State and metro area trends over the next decade include:
- In recent years, domestic migration has been recovering after several years of low mobility during and after the Great Recession. In general, the shift from the Northeast and Midwest to the South and West is likely to remain in place from 2015–2025, but with important intraregional trends where some locations gain population and others lose.
- Many retirees move their residence to different locations, taking into account weather, cost of living, tax rates and other factors. Since the baby boom generation is so large, the number of baby boomers who are retiring or about to retire will make the shift to retirement destinations an especially important demographic trend from 2015–2025. The flip side of this trend is that states that are typically large sources of retirees moving out of state, such as New York, Illinois, and the District of Columbia metropolitan area, are likely to lose a disproportionate number of their older and affluent residents.
- The U.S. is undergoing a major shift in immigration trends, with fewer immigrants coming from Latin America and more from other parts of the world, including Asia. This will have important geographical implications as Latinos and Asians tend to choose different sets of locations within the U.S.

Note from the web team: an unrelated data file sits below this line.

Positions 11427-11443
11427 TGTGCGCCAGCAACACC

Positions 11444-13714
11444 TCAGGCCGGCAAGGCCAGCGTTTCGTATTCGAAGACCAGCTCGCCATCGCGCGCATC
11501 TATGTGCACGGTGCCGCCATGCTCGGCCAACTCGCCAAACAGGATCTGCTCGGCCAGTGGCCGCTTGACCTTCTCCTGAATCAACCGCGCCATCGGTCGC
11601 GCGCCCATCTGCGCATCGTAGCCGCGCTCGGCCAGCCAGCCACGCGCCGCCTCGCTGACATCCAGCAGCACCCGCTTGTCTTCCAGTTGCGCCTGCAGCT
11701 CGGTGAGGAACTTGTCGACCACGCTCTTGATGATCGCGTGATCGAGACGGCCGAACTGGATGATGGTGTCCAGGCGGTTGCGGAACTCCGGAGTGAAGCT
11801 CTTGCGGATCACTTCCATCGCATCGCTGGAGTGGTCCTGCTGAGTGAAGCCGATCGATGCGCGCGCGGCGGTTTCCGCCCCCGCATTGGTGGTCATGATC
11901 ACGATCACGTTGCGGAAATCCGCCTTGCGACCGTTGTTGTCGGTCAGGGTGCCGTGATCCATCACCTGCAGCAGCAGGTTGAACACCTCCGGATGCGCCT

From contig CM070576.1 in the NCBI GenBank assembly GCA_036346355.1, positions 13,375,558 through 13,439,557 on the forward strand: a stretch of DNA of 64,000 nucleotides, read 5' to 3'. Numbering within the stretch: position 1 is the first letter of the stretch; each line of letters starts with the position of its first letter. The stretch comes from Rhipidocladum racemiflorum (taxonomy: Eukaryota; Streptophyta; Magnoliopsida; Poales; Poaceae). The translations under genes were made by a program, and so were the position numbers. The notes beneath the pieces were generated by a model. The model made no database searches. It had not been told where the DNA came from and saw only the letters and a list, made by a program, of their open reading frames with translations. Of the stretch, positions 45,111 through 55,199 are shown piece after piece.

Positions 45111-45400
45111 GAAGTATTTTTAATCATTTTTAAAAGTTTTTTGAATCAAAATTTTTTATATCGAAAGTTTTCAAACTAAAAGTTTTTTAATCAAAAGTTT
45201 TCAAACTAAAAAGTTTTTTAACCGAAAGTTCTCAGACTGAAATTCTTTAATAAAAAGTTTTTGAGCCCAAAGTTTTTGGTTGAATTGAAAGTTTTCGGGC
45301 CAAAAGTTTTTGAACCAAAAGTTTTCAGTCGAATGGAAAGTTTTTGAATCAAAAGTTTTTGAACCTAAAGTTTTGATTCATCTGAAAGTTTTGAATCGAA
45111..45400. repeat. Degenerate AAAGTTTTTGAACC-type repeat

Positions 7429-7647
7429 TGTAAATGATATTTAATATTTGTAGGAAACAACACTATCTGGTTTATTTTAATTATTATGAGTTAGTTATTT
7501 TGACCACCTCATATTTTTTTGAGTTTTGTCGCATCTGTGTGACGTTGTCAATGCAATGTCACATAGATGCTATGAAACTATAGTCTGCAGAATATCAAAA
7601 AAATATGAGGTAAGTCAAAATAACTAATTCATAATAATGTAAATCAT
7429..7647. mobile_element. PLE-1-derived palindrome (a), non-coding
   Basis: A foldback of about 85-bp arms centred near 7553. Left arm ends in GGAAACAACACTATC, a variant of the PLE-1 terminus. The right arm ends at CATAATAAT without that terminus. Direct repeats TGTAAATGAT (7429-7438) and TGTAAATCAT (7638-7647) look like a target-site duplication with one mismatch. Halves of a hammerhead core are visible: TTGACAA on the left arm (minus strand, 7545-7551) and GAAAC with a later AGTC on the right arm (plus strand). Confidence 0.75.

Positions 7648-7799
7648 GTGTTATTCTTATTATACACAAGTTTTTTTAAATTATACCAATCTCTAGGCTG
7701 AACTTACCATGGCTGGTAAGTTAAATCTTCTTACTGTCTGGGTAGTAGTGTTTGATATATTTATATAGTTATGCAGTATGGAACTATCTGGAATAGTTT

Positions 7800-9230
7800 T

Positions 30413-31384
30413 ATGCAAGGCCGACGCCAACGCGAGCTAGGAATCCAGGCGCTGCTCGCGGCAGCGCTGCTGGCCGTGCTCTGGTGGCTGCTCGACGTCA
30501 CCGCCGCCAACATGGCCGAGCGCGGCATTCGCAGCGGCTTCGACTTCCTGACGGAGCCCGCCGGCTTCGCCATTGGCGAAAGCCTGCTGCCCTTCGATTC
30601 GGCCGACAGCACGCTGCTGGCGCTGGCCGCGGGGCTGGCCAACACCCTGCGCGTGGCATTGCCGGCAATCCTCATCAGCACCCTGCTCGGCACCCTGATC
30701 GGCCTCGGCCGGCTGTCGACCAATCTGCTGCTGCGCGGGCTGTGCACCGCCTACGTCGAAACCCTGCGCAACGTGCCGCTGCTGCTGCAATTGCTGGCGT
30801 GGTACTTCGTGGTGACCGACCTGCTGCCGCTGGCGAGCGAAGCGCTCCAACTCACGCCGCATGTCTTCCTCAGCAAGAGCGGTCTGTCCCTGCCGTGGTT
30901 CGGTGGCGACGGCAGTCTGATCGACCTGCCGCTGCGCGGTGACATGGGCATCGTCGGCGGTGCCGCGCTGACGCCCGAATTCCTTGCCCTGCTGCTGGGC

- The U.S. is likely to experience large variation in consumption growth across states and metropolitan statistical areas (MSAs) due to population trends. While consumption in states like Florida, Texas, Arizona and Nevada is expected to grow more than twice as fast as the national average, states like New York and Illinois will barely see any growth at all. Rhode Island and Michigan will actually experience negative consumption growth.
- Consumption in retirement destinations is likely to grow especially fast, with many of these areas expected to experience over 30% consumption growth due to population growth alone. In these locations, spending on health care is likely to be especially high.
Businesses can be proactive in anticipation of these major changes, and improve future planning. “More accurate intelligence about future demand is an important advantage over competitors,” added Levanon. “Though exact projections of demand are never certain, businesses should grasp the opportunity to use what is known about demographic trends to make better business decisions. How can businesses use this information to plan better for the future? While the answer varies across industries, markets and companies, certain factors could be helpful in thinking through strategy.”
This report is part of a series of studies that explores the relation between demographics and consumption from various perspectives. The next report will take a deeper dive into more detailed consumption categories and locations and explore expected changes in consumption due to generational shifts and the impact of these consumption trends on business location choices.